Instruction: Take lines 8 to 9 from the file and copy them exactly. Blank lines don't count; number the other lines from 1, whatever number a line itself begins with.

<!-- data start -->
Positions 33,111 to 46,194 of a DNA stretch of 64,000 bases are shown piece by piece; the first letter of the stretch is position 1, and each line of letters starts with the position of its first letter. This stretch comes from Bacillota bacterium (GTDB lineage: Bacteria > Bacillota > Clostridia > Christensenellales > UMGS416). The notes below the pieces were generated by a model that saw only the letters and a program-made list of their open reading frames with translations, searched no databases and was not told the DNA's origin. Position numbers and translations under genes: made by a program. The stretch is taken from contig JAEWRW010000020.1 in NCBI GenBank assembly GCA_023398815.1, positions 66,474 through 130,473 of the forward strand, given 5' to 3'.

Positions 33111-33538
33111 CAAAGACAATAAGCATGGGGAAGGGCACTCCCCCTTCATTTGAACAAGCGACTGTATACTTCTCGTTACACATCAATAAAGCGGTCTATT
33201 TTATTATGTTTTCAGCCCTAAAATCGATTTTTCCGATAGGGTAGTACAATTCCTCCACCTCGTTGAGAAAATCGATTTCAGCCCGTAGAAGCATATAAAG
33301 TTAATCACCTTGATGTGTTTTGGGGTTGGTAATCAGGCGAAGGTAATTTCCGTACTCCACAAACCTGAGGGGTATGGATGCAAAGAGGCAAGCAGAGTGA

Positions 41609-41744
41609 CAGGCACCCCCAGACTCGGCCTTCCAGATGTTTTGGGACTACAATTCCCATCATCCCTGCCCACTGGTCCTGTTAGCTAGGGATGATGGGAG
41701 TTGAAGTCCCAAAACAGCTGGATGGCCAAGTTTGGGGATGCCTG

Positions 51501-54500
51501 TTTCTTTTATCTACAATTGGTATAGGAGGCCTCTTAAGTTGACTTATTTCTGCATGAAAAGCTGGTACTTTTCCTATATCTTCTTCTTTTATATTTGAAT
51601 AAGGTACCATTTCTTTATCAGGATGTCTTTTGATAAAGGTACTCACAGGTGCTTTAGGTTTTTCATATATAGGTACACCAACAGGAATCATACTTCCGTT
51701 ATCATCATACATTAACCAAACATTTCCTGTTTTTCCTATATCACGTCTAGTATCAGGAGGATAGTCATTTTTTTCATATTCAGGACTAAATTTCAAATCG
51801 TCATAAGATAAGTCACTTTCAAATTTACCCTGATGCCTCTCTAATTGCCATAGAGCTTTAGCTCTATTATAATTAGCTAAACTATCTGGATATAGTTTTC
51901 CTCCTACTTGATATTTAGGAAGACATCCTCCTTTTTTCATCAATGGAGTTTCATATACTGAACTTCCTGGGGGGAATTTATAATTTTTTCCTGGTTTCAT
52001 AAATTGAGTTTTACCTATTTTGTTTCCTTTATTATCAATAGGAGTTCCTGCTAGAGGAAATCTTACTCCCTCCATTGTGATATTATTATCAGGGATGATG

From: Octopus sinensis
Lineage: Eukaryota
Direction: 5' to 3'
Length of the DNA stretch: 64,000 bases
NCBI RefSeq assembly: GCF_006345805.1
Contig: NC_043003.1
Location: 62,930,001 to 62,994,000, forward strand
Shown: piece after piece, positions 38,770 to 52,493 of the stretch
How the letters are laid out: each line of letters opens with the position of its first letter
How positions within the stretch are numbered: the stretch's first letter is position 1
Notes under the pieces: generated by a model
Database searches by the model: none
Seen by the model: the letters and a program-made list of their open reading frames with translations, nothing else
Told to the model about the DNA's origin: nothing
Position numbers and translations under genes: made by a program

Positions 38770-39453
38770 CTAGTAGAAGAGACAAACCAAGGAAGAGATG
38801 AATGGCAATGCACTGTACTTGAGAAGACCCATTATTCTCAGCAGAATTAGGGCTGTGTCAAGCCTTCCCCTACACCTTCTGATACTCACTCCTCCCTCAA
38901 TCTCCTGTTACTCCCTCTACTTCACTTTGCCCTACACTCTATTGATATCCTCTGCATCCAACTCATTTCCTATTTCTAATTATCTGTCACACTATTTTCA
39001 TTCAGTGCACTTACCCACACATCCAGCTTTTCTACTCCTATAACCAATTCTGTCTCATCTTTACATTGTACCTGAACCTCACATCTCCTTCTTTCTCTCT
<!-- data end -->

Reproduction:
41701 TTGAAGTCCCAAAACAGCTGGATGGCCAAGTTTGGGGATGCCTG

Positions 51501-54500